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W. Africa leaders insist Mali polls will go ahead on July 28

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    Guinean President Alpha Conde (C) chats with his Burkinabe counterpart Blaise Compaore (R) during an ECOWAS summit in the Nigerian capital Abuja on July 18, 2013. West African leaders on Thursday insisted Mali's presidential election would be held on July 28 as scheduled despite doubts over whether the crisis-hit nation was ready to organise a vote.AFP

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    Guinea-Bissau's interim president Manuel Serifo Nhamadjo attends the closing session of the ECOWAS summit in the Nigerian capital Abuja on July 18, 2013.AFP

West African leaders on Thursday insisted Mali's presidential election would be held on July 28 as scheduled despite doubts over whether the crisis-hit nation was ready to organise a vote.

The polls are seen as crucial to re-uniting the country which remains shaken after a March 2012 military coup and a sweeping offensive by Islamist rebels who captured the entire north before being flushed out with the help of French troops.

Ivory Coast's President Alassane Ouattara, current chair of the 15-nation West African bloc ECOWAS, said "there are no doubts" the vote would be held on time..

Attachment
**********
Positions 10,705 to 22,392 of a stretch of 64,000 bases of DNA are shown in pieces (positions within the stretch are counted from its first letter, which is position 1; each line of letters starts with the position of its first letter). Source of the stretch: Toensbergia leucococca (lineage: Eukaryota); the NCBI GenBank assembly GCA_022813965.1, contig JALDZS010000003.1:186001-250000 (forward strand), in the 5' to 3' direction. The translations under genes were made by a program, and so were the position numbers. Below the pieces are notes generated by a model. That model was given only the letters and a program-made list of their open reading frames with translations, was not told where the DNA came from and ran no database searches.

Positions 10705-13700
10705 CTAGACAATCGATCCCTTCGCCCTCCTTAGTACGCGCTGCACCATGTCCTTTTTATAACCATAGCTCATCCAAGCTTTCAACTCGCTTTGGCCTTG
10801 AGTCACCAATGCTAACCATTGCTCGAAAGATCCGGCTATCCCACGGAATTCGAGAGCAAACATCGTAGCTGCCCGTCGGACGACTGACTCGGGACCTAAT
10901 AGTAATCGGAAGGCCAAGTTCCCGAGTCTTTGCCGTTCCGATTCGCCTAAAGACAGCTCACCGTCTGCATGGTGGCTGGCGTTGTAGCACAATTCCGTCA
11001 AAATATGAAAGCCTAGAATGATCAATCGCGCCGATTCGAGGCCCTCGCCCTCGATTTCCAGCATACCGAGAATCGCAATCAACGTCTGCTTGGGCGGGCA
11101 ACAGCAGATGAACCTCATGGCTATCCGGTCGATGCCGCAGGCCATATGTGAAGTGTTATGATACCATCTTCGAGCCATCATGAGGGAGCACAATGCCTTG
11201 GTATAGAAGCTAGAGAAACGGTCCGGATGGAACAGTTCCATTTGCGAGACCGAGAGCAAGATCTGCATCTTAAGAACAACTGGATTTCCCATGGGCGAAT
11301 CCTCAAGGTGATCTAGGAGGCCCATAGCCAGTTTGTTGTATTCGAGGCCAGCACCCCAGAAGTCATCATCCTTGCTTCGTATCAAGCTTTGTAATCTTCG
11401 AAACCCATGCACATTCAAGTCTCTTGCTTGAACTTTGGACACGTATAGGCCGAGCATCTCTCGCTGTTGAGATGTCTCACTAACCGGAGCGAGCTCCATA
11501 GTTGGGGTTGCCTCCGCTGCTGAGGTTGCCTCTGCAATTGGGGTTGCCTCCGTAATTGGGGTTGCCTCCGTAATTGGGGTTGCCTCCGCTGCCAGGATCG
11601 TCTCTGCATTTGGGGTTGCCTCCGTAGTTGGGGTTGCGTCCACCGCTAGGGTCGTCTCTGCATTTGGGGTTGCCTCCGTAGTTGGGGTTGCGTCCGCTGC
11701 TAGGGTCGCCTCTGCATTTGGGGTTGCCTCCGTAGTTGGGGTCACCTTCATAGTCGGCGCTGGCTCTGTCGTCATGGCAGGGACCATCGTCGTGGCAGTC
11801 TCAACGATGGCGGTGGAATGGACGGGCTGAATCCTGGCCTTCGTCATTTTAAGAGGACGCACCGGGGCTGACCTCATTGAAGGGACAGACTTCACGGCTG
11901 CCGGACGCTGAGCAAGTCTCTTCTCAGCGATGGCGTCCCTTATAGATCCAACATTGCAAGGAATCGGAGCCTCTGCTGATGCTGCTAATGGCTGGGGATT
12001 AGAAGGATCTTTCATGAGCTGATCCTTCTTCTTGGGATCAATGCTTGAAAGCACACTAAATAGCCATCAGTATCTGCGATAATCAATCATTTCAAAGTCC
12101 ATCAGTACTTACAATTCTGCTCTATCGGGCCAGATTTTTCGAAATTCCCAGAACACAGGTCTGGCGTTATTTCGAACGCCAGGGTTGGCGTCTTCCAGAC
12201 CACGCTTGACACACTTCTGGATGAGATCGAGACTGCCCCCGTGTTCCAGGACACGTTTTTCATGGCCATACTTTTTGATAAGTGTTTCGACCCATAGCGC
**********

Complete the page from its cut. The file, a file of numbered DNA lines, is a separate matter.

The polls would take place "on the scheduled date," the Ivorian leader said at the close of an ECOWAS summit in Nigeria's capital.

The summit's final communique applauded Malian authorities for "the preparations under way aimed at conducting a free, fair and transparent election."

On Wednesday a presidential challenger who was the chief negotiator in a ceasefire deal with rebels withdrew from the race and filed a court appeal to have the polls postponed.

"The conditions for a fair vote are not in place," Tiebile Drame told journalists in Mali's capital Bamako.

He specifically pointed to problems with a voter registry in the northern town of Kidal, which had been at the centre of the fighting.

Ouattara told AFP that "the elections will be held in Kidal like everywhere else in the country."

Last month, the head of Mali's election commission said it would be "extremely difficult" to organise elections on July 28.

"Nothing is simple in life but we must move forward," Ouattara told AFP.

"I believe the Malian political class, in its entirety, and Malians have the will to hold this election to turn the page," he said.

The March 2012 coup in Mali toppled president Amadou Toumani Toure and created an opening that allowed groups allied to Al-Qaeda to seize the vast desert north.

France, which plans to start withdrawing most of the 4,500 troops it sent to Mali, has been pushing for a quick election in the hopes of restoring order.

The country has been led by a transitional government since the coup.

Mali's acting president Dioncounda Traore, who is not among the 28 candidates vying to be the next head of state, has also acknowledged that the election would not be perfect, "much less in a country in crisis".

Some 500,000 thousand people are still displaced after the conflict.